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Heroin Epidemic Fueled By Lower Cost, Higher Potency

Photo courtesy of wstryder via Flickr, modified by Curiousmatic. 

Where and why are heroin crises occurring, and what are the consequences?

The lower cost and higher potency of modern heroin — an opioid drug derived from morphine — has made the drug more addictive, easier to purchase, and more dangerous, causing concern and crises in certain countries and U.S. states.

U.S. Statistics show rise in heroin usage, deaths

Research from the Substance Abuse and Mental Health Services Administration shows that between 2002 and 2010, heroin usage grew by 50 percent in the U.S., from 400,000 to 600,000 users.

Similarly, the U.S. Department of Health and Human Services found that the percentage of heroin usage in 2012 was nearly double what it was in 2002, despite the population increase.

In terms of deaths, the number of lives claimed almost doubled from 1,842 in 2000 to 3,036 in 2010, the Washington Post says.

These numbers, with good reason, have lead many to fear a heroin epidemic is at hand — especially in certain regions, where it’s been causing evident harm.

States facing heroin epidemic (are not where you’d expect)

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Map courtesy of SAMHSA. (Colors represent percentages of persons addicted to all illicit drugs, heroin included)

Idyllic state Vermont is among, if not the highest in illicit drug usage, with 15 percent of people having admitted to using in the past month, according to the 2010-2011 National Survey of Drug Use and Health.

According to Vermont’s governor Peter Shumlin in his State of the State address, heroin abuse had increased by 770 percent there since the year 2000, with twice the number of deaths in 2013 than the year previous.

In addition, 80 percent of state prisoners are there on drug-related charges, according to the NY Times.

New York City, where esteemed actor Philip Seymour Hoffman was found dead by overdose in early 2014, has seen a spike in fatal heroin overdoses, with such deaths increasing by 76 percent since 2010 (541 drug deaths in 2010, 630 in 2011 and 730 in 2012, with the greatest amount in the Brooklyn borough).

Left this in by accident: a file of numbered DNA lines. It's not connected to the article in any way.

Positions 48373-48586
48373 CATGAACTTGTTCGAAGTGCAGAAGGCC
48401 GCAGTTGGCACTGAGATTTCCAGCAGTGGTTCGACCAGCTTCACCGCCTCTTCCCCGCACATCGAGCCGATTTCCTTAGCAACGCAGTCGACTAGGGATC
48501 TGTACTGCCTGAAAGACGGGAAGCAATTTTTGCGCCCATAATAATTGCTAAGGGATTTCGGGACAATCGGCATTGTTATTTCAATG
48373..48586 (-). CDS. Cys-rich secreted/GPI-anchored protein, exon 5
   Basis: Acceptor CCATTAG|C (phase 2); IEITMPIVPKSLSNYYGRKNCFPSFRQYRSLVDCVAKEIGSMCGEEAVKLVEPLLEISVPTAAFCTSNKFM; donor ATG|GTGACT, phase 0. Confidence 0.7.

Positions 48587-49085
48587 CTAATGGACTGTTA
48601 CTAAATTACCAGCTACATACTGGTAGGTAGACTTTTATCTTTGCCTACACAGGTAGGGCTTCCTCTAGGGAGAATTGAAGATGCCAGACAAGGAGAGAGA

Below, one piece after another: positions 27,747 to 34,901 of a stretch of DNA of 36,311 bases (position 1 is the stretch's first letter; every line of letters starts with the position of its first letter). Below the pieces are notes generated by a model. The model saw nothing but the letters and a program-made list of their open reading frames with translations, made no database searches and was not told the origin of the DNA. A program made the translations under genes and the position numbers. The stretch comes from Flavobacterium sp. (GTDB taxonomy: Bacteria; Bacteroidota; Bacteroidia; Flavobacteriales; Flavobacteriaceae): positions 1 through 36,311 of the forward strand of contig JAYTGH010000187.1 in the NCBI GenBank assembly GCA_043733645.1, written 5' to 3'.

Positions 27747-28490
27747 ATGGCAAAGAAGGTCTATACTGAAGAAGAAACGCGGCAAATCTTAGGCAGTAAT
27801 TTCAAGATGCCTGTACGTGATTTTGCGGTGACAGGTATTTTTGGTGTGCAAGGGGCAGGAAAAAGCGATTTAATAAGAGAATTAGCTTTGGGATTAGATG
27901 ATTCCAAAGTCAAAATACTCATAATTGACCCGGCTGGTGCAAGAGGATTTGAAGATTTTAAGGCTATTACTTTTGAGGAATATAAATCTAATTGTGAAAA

Why has heroin use risen while other drug usage has fallen?

Though DEA reports have shown the price of pure heroin to be more expensive than gold in some regions, it’s cheaper, still, than prescription painkillers.

According to the LA Times, heroin has become more of a suburban and rural issue than an urban one, increasingly popular among the affluent.

The drop of illegally obtained opioids such as OxyContin relates inversely to the rise in heroin use, health officials say. According to the Washington Post, a packet of heroin might cost $10, as opposed to $80 for OxyContin.

When pharmacies realized misuse of OxyContin and made it more difficult to obtain and abuse, heroin became the cheapest available alternative for prescription drug addicts.

States like Vermont and New Hampshire are especially lucrative for dealers, who can make triple what they would in big cities like NYC, Philadelphia, or Boston. The areas’ higher incomes, liberal attitudes, weather and road accessibility may be contributing factors, as well.

Deadly combinations

Low cost coupled with higher potency has taken form in certain types of heroin laced with fentanyl (called “Bud Ice” “Theraflu” or “China White”), a drug half the price of heroin and 50 to 100 times stronger.

Hoffman was found with heroin branded “Ace of Spades” and “Ace of Hearts,” which officials are investigating the contents of. If fentanyl is found in Hoffman’s blood, there could be a case for homicide, Long Island Newsday reports.

So far, this often-fatal heroin combo has claimed 37 lives in MD since September, according to the Baltimore Sun, not to mention 22 deaths (in one week) last year in PA and a dozen more in RI last spring. It’s also been documented in New York, Ohio, and New Jersey.

Gov. Shumlin and others are advocating that addicts be treated as sick rather than as criminals, as funding for treatment is more cost-effective than incarceration – though still extremely expensive.

The rest of the world: How big is the problem, really?

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Map courtesy of Business Insider using UN data.

The UN World Drug Report (pdf) states that about 27 million adults worldwide are drug-dependent, mainly on heroin and cocaine. That’s about 1/200 adults with drug addictions.

Afghanistan has the highest reported usage of opiates (along with being the world’s greatest producer), followed by Iran, Azerbaijan, Russia, and Puerto Rico, as this map by the Guardian illustrates using UN data.

Russia in particular has been facing a growing epidemic of heroin usage coupled with an HIV/AIDS problem that has gone largely unchecked.

Clearly, Hoffman is far from alone, as is the United States in the far-too-often fatal issue of drug addiction.

If you or someone you know are experiencing problems with heroin, call 1-888-299-5213 now for addiction treatment options, or visit Recovery.org

Jennifer Markert